The global economy is currently at a turbulent intersection, one that even the most celebrated economic pundits and fiscal savants cannot seem to accurately navigate. While some say that the economy is headed for a “soft-landing,” others exclaim that a full-blown recession is inevitable.
The healthcare industry is by no means immune to these economic pressures. In fact, healthcare has had many years of its own unique fiscal challenges— those that were uniquely exacerbated by the Covid-19 pandemic. Regardless, over the last decade, venture capital (VC) funding and investments in healthcare have actually been quite strong, as investors were eager to invest in cutting-edge technologies and the next generation of care delivery. Now, however, these same sources of funding are starting to slow down in fear of economic turmoil, indicating that rapid innovation in healthcare may indeed take a pause.
A recent report by Rock Health indicated that there has been a significant slow down in healthcare funding, specifically in the areas of the digital health. The report authors explain: “For the digital health sector, 2022 was a downhill ride—one that we think signals the tail end of a macro funding cycle centered around the COVID-19-era investment boom […] 2022’s total funding among US-based digital health startups amounted to $15.3B across 572 deals, with an average deal size of $27M. Not only did 2022’s annual funding total come in at just over half of 2021’s $29.3B2, but it also just squeaked past 2020’s $14.7B sum. Notably, 2022’s year’s Q4 $2.7B total was less than half of last year’s Q4 raise ($7.4B).”
As the report alludes to, the digital health industry has seen an incredible boom over the last decade. The U.S. Food and Drug Administration (FDA) defines digital health broadly as anything which “includes categories such as mobile health (mHealth), health information technology (IT), wearable devices, telehealth and telemedicine, and personalized medicine.” And given its relatively broad scope, digital health tools have had tremendous impact over a variety of healthcare sub-industries, ranging from diagnostics and care delivery, to augmented healthcare insights and tools for data-driven decision making.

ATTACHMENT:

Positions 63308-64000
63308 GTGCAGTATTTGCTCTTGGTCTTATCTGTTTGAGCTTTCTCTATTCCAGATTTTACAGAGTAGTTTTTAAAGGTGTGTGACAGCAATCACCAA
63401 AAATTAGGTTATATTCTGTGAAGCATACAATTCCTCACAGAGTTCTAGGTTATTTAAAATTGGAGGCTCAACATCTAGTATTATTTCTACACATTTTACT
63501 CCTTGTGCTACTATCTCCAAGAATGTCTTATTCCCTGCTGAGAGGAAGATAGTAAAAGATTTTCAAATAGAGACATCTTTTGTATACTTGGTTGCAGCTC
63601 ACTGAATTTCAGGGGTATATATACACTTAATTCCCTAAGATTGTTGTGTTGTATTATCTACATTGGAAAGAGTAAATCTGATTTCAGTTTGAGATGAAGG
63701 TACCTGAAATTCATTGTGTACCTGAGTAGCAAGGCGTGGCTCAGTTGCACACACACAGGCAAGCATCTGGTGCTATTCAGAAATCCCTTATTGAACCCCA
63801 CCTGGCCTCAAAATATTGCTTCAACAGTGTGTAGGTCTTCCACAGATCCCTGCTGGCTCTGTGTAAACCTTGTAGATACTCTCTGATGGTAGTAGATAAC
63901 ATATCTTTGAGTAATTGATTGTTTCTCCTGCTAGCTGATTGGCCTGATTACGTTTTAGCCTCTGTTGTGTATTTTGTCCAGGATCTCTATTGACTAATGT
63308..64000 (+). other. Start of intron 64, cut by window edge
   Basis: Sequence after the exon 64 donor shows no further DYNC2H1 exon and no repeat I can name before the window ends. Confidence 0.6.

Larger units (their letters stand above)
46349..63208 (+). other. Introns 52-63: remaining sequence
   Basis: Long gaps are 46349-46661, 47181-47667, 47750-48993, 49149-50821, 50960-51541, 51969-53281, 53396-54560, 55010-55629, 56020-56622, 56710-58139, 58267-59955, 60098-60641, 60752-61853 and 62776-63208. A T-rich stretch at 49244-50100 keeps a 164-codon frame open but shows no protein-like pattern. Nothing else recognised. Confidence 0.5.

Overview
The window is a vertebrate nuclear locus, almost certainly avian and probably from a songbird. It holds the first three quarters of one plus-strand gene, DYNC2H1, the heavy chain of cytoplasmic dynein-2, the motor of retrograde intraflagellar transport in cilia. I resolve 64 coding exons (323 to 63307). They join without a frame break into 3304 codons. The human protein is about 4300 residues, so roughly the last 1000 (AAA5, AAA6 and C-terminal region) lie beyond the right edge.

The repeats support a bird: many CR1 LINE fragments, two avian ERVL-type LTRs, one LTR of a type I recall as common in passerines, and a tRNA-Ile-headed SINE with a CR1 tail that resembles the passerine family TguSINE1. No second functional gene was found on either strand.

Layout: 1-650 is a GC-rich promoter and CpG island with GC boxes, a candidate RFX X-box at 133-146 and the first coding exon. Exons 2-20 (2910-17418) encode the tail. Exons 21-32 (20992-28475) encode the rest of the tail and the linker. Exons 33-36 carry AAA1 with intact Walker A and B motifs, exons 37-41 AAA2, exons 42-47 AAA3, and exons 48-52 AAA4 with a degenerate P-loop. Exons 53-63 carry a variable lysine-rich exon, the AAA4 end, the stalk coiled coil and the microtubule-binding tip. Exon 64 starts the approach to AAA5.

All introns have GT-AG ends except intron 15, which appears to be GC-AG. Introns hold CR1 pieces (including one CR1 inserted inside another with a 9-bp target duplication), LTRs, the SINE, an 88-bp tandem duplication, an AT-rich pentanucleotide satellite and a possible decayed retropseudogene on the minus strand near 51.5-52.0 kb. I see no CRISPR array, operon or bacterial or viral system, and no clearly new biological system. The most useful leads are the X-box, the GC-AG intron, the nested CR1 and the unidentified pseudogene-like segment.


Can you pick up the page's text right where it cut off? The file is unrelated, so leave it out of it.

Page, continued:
One of the most notable areas has been the boom of telehealth and virtual health services, which was especially fueled by stay-at-home and social distancing restrictions during the Covid-19 pandemic. Notable names in this space that captured an immense amount of attention are Teladoc and Amwell. These companies continue to innovate in the virtual care space.
In terms of “big tech,” companies such as Amazon, Walmart, Google, and even Oracle have continued their investments in digital health and healthcare technology. For example, Amazon’s bold purchase of One Medical will undoubtedly give the eCommerce giant a significant leap forward into healthcare delivery. Leveraging its incredible technology platform, millions of insights on consumer retail patterns, and last-mile logistics network, this venture by Amazon will definitely be a game-changer.
However, even “big tech” has not been immune to economic pressures. Last year, Google announced that it would be moving many of its employees from its Health division into other positions around the company, indicating a “shake-up” of its health vertical. Similarly, Amazon itself shut down its “Care” business, citing that Amazon Care was likely not the best way to deliver valuable impact to its clients or patients. These moves candidly illustrate that even the most successful companies have to execute challenging decisions to maintain fiscal responsibility.
Assuredly, economic conditions will not improve overnight, and a sense of uncertainty will likely last for the coming months, if not for years. The healthcare system as a whole is already skating on thin ice, balancing razor-thin margins while also dealing with macro-economic issues such as increased costs, a significant labor shortage, and changing consumer preferences. Given these circumstances, investments in healthcare innovation and technology will likely also slow down in the near future. However, as history has indicated, the healthcare industry is resilient and relentless. Undoubtedly, both the economy and consumers will find a way to reinvigorate it in due time, and innovation will be bountiful, yet again.